Why the Tigers Won’t Win the Division in 2011

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4.  The back end of the rotation is really no better than it was last year.  Enthusiasm here needs to be curbed.  Brad Penny has talent, but he’s only averaged 1.1 WAR and about 100 innings over the past 3 years.  His career ERA is over 4, and it’s almost all come in the offensively challenged National League.  His only (partial) season in the AL was, not coincidentally, his worst.  Marcel the Monkey projects him to make only 18 starts and give us a 4.33 ERA in 2011.  Is that really so much better than the 4.41 projected for (the usually healthy) Armando Galarraga?  Bonderman was awful last year, but Phil Coke doesn’t exactly look like top-of-the-rotation material.  He could very well succeed, but personally I expect him to be about as good of a starter as C.J. Nitkowski was.  Starting is a lot harder than relieving, it usually adds close to a full run to ERA.  Coke was quite decent against righties last year, inspiring Tigers brass to give him this shot at the rotation – but he had never had decent splits before.  Is this improvement in his changeup  something we can bank on?  I really don’t know.  I can tell you one thing for sure, though… he’s going to be seeing a lot of righties this year.  Either or both of these guys could collapse completely, bringing us to…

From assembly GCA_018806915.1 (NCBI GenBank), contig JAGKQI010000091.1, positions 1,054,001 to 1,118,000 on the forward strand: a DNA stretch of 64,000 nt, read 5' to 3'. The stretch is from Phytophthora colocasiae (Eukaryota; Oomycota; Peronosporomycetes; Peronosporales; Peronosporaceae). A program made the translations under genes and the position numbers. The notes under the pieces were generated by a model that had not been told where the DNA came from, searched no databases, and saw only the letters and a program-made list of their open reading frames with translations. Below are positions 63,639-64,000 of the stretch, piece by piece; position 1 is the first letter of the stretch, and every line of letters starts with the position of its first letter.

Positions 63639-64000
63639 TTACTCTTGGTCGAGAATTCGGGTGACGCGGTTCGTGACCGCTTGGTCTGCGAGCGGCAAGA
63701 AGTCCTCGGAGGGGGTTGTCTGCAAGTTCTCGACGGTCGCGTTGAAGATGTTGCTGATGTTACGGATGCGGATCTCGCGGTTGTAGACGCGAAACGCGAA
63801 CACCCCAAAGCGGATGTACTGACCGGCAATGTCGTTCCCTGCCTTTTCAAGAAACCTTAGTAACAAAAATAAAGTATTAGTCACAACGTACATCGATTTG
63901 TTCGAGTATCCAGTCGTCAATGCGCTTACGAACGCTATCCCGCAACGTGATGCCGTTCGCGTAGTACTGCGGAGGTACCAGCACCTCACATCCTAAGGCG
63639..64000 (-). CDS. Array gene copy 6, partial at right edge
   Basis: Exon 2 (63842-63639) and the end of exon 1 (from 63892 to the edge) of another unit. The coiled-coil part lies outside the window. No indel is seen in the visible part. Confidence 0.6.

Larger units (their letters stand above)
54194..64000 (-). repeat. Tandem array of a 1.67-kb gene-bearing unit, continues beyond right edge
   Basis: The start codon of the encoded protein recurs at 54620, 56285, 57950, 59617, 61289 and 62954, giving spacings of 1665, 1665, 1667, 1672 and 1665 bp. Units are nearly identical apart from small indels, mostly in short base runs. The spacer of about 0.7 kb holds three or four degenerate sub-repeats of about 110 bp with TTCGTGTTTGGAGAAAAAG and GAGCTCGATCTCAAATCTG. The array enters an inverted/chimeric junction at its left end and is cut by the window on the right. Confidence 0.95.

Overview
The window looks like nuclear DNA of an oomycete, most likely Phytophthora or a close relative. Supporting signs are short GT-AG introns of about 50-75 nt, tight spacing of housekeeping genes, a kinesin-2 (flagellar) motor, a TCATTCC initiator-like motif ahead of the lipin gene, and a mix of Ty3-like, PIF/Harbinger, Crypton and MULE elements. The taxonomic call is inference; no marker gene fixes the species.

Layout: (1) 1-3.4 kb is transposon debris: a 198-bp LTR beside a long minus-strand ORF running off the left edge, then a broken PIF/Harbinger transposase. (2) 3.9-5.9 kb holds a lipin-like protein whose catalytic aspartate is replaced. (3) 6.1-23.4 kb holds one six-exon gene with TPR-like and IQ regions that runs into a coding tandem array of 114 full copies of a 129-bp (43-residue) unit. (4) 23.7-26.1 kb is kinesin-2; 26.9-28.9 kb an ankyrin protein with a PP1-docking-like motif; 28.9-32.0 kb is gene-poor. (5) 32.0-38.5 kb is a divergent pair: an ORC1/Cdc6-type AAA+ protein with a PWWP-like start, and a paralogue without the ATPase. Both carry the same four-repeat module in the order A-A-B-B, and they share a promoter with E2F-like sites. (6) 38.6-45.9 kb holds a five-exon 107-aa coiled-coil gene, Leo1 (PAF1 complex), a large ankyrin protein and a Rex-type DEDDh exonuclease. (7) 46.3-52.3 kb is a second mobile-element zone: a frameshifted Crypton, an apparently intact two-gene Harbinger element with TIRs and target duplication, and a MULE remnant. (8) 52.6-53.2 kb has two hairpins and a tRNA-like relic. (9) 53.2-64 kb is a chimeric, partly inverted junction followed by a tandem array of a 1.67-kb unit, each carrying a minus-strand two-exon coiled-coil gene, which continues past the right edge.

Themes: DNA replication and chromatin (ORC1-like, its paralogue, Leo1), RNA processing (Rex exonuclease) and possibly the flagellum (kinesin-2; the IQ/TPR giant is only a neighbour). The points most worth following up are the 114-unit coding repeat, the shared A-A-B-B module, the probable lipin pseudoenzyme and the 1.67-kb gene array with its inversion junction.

5. Tigers bloggers can’t count to five, so we go directly to…

6.  Especially weak 6th and 7th starters.  This is a problem that the Twins and White Sox simply do not have.  Do you think anyone will cringe to see Brian Duensing or Chris Sale take the mound?  Well, we Tigers fans might but no one in Minnesota or the Windy City will.  How about Brad Thomas?  Makes me a little queasy, I can tell you that.  Armando Galarraga was our 6th starter entering 2010, he wound up making 24 starts.  Do you like our odds if we get 24 starts from Charles Furbush?

7.  A lineup that’s aging, injury-prone and shallow.  Defensive issues aside, the Tigers should be able to score a decent number of runs in 2011… if they can stay healthy.  In my personal opinion, we got used to the idea that players in their thirties can stay in the lineup and maintain a high level of play – just like 25-year-olds can – during the steroid era.  Players weren’t just juicing to get big, they were juicing to recover from those aches and pains that start to nag on older players.  We have a new normal, and it’s the same as the old normal – the normal that saw DiMaggio retire at 36, and a whole host of superstars give 80% of their career WAR before the age of 30.  Ordonez will be 37, Guillen 35, Inge 34, Martinez 32.  None of these guys are great bets to play 150 games, and what is potentially worse – they may play a lot of games in pain. Of course Detroit isn’t the only team that has key players on the wrong side of the hill.  It’s a big problem because of the lack of depth.  We don’t have top-tier talent waiting in the wings like some teams do.  If the Yankees have an injury to Posada or Martin, they get Jesus Montero.  Who do we call up if Martinez goes down?  Honestly, if you know please tell me.  Likely replacements run from all-glove-no-bat (Santiago, Worth, etc…) to no-glove-probably-no-bat (Sizemore, Boesch).  Anything above replacement level that we get from any of them is, as far as I’m concerned, an unexpected bonus.